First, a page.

or Art Gallery has become another significant and inescapable, a must, landmark, in the cultural landscape of Varanasi.
The Institute, Jnana-Pravaha has launched many important and meaningful programmes of research, seminars and training courses.
Each of these, be it those relating to epigraphy and numismatics, or texts, or art history, have been carefully planned and executed. For all this,
the Managing Trustee Smt. Bimla Poddar and the Honorary Director/Acharya R. C. Sharma, are to be congratulated Smt. Bimla Poddar generous
hospitality and grace has given the Institution a special Indian cultural style of organization. Today Jnana-Pravaha can justifiably claim to have
created an extended community of scholars, art historians and musicians. The Suresh Neotia collection will form an integral part of the
institution’s activities. It will be a very useful tool as a study collection for researchers and of course attractive for the lay visitor.
The present catalogue gives not only a bird’s eye view of the collections but also provides highly informed and detailed critical
comments by scholars and art historians who are undisputed specialists in their particular fields.
Divided into several sections of Sculpture, Terracotta, Painting, Copperplate-Coins-Metalware and Textile the catalogue is a virtual
history of Indian arts. It is not a conventional catalogue with brief annotations on single art objects; instead, there are overarching articles on
specific schools and styles, be it sculpture or painting. This manner of dealing with a catalogue will, I am sure, be welcomed by the reader, who
wishes to know not only about the object as a catalogue entry, but also wishes to learn about cultural background of the region, or specific style.
A case I point is the entries relating to Mughal Miniatures, and most of all Pahari Paintings. As mentioned above, the contributors include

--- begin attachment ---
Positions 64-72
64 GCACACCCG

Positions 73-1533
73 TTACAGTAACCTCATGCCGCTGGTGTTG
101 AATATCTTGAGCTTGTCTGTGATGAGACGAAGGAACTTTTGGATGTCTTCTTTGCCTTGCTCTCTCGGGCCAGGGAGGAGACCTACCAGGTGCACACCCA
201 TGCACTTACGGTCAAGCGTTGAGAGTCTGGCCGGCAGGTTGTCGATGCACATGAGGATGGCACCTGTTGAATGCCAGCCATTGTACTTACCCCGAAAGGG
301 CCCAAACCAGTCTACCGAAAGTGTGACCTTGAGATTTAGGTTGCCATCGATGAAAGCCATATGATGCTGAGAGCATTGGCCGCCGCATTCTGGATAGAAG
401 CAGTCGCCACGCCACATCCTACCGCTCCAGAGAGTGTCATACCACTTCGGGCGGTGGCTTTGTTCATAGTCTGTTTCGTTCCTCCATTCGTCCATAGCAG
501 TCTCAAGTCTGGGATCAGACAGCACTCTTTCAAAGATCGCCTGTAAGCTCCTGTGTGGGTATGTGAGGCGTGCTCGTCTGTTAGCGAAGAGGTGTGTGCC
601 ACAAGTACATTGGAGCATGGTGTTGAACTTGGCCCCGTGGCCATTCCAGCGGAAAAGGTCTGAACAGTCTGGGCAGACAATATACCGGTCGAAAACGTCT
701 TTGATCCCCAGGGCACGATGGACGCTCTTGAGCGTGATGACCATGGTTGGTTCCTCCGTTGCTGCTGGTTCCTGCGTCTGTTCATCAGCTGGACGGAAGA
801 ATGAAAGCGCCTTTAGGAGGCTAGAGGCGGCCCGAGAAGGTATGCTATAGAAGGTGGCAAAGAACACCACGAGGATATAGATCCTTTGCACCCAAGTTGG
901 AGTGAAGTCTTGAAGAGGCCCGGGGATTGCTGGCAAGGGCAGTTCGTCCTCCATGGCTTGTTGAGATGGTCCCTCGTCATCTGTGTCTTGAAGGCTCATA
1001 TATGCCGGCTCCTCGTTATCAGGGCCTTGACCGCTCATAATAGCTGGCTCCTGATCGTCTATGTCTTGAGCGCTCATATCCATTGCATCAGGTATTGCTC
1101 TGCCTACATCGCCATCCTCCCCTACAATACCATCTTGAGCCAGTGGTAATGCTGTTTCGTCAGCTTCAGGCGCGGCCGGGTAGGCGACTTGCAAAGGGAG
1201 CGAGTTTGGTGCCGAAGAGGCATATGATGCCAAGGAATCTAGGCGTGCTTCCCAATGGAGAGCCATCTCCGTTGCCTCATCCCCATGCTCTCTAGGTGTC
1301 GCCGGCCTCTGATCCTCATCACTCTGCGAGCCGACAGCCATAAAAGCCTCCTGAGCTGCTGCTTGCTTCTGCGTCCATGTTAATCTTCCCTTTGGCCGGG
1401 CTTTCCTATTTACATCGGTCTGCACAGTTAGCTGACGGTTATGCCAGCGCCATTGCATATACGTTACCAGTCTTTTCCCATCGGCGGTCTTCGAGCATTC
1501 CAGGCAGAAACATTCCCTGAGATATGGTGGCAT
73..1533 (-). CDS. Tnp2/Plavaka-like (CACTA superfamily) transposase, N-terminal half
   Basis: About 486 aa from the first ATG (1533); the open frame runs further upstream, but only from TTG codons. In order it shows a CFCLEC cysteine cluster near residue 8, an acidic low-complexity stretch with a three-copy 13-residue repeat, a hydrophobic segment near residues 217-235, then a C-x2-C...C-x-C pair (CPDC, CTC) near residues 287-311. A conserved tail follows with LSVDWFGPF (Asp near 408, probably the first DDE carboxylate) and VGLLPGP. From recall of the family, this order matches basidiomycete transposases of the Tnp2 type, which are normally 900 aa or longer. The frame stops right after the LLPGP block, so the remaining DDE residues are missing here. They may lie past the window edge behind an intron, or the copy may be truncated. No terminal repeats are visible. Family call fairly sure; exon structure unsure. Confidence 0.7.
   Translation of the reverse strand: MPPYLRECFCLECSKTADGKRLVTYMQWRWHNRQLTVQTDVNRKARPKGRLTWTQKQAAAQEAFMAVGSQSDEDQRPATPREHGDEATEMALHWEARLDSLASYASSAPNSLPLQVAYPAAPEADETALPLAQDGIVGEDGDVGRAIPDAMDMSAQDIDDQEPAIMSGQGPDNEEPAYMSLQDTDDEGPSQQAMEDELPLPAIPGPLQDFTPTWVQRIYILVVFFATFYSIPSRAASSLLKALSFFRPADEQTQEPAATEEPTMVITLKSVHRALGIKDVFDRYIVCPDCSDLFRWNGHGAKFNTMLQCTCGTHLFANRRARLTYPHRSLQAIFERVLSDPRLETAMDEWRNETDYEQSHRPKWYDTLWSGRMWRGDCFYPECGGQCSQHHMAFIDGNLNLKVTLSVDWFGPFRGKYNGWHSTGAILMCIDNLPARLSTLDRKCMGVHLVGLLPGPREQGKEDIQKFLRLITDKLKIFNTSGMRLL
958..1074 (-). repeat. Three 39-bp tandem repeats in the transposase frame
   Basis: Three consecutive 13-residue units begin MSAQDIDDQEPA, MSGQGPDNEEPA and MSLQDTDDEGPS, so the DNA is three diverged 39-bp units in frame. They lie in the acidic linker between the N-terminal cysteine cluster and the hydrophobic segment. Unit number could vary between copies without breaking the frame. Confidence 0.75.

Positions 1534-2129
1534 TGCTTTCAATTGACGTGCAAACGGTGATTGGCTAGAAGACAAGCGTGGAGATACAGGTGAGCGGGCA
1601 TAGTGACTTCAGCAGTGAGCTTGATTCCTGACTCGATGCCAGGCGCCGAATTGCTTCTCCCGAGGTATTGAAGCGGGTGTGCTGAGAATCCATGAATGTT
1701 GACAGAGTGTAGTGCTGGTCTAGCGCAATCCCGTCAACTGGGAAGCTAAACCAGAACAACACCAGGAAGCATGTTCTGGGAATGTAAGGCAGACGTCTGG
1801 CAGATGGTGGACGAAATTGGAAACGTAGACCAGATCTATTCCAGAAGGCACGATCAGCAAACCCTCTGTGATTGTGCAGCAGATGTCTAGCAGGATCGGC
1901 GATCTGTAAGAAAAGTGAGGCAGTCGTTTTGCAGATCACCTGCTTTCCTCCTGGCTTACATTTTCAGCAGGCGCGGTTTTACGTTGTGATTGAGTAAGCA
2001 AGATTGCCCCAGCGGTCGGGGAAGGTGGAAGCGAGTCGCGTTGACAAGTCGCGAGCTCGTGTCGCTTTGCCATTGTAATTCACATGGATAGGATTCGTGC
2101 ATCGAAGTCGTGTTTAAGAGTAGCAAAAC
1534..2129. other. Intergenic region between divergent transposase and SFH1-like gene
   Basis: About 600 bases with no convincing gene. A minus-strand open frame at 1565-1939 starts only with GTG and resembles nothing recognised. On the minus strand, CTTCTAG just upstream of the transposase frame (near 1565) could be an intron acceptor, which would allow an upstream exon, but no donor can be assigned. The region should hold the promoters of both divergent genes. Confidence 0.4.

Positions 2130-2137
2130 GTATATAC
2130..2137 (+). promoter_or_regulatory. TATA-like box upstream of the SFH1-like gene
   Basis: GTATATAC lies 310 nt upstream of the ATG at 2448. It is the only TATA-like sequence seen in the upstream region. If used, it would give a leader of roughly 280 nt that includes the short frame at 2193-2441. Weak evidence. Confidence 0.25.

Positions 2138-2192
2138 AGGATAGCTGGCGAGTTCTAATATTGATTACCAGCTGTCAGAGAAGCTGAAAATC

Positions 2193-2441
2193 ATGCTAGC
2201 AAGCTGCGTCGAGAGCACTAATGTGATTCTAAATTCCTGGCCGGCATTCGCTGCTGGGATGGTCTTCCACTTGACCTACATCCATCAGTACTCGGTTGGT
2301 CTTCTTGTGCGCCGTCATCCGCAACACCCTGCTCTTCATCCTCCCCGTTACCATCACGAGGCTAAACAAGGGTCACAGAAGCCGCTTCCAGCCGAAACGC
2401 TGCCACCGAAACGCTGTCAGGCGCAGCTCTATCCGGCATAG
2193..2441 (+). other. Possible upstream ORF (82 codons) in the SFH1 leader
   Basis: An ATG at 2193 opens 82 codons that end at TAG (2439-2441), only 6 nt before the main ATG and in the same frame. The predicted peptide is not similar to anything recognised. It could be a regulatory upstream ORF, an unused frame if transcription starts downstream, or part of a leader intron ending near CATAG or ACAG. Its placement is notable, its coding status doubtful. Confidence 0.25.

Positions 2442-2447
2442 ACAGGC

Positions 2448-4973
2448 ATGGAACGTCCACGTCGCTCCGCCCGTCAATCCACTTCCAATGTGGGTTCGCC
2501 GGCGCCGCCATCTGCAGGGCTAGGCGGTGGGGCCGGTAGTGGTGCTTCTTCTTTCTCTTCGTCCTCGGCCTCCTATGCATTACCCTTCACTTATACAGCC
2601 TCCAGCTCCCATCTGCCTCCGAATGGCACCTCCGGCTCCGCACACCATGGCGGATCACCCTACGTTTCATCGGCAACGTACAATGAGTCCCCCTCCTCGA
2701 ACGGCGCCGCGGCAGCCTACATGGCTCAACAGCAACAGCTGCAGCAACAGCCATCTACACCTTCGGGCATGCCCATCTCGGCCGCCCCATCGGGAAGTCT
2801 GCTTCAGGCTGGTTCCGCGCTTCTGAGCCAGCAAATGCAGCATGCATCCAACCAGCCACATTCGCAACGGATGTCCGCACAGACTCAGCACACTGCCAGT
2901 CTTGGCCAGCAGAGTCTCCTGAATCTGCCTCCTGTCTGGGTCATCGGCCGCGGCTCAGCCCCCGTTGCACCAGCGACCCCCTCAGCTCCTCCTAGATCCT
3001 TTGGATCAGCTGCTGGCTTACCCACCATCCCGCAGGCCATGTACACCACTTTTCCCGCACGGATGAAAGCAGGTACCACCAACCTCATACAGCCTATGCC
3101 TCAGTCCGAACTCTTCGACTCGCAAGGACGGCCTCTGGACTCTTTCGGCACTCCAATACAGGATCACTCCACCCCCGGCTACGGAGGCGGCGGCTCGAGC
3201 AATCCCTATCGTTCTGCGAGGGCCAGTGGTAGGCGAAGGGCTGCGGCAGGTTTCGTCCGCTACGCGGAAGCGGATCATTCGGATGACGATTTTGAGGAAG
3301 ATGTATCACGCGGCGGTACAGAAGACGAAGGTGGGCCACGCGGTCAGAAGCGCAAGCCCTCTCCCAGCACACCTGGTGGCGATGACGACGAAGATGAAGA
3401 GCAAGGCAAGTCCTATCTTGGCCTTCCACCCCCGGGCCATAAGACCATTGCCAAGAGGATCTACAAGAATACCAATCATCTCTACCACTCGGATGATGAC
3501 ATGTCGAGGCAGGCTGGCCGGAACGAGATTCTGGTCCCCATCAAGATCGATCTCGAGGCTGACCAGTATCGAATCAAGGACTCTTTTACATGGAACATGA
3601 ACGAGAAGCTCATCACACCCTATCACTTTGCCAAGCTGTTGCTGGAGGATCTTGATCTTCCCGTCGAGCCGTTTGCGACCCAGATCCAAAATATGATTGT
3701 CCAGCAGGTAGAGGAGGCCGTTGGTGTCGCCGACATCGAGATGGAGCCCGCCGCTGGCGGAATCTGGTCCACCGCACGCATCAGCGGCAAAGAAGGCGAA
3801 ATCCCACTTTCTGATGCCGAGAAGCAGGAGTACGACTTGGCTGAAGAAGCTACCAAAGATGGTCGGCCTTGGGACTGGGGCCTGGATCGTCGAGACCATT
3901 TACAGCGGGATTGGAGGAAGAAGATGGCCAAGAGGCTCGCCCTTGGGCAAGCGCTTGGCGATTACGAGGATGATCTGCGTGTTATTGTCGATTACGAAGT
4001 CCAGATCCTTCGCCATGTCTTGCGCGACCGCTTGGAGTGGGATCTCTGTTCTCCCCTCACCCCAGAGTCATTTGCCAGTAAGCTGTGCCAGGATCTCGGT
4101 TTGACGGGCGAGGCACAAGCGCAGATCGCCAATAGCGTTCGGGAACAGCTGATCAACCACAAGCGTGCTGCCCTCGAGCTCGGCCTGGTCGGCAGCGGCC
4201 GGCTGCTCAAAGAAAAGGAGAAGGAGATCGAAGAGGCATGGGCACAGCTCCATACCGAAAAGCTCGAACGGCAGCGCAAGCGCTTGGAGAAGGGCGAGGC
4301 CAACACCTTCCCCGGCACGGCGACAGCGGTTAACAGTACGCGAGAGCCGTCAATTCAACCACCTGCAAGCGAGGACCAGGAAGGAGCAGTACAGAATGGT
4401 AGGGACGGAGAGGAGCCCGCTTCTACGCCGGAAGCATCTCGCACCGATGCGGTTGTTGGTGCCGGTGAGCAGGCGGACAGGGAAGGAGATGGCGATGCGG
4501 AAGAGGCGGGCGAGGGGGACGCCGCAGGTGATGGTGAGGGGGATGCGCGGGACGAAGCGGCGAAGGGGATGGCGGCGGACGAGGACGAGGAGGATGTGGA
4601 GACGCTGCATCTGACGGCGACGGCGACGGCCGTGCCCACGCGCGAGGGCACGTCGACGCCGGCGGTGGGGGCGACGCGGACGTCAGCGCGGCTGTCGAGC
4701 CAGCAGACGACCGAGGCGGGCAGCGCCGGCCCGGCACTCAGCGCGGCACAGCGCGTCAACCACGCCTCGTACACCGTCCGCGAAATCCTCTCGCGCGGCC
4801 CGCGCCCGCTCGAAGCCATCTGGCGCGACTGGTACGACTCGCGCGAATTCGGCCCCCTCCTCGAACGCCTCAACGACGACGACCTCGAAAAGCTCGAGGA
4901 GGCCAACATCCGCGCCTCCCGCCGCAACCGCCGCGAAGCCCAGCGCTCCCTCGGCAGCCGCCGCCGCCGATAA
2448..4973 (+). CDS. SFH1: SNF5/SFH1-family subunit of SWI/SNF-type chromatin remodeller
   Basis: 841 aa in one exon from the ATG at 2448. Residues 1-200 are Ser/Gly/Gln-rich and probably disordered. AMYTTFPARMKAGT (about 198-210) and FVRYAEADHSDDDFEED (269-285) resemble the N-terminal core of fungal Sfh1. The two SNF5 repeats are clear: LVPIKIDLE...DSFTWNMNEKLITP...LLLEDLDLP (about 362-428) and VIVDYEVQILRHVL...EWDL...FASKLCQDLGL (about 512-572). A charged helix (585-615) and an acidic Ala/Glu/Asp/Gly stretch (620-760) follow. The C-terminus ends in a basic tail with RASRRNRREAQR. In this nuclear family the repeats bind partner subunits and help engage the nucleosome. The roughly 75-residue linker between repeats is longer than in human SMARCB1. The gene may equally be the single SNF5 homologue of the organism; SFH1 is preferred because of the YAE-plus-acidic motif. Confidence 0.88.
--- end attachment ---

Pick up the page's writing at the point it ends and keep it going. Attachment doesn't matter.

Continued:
internationally acclaimed scholars, Milo Beach, Pramod Chandra, B.N. Goswamy, R.C. Sharma and many others. I have enjoyed reading each
entry, and have learnt much. It is not necessary for me, who has been requested by Smt. Bimla Poddar, Sri Sursh Neotia and R.C. Sharma to write
the Foreword, to add a line to these entries. Also, this is not the occasion to comment on the history of Indian art or the critical discourse on it,
or for that matter the complex subject of the regeneration of a cultural heritage and the attempts at reconstruction through the assembly of parts.
These are subjects for pondering over with great seriousness and concern at another forum. I was, I believe, undeservedly but generously asked
to write the Foreword and can only thank those who bestowed this honour upon me.
I convey my sincerest felicitations and appreciation of all that has been achieved to the collector Sri Suresh Neotia, the Institution,
Smt. Bimla Poddar and Sri R.C. Sharma, and of-course all the art historians who have contributed to the book with their characteristic,
This Book presents some significant aspects of creative arts of India through highlighting the outburst of sentiments and vision of creator and
valour of his chisel, brush and hands applied on different mediums. It also reflects the moods and insight of the possessor beside his emotional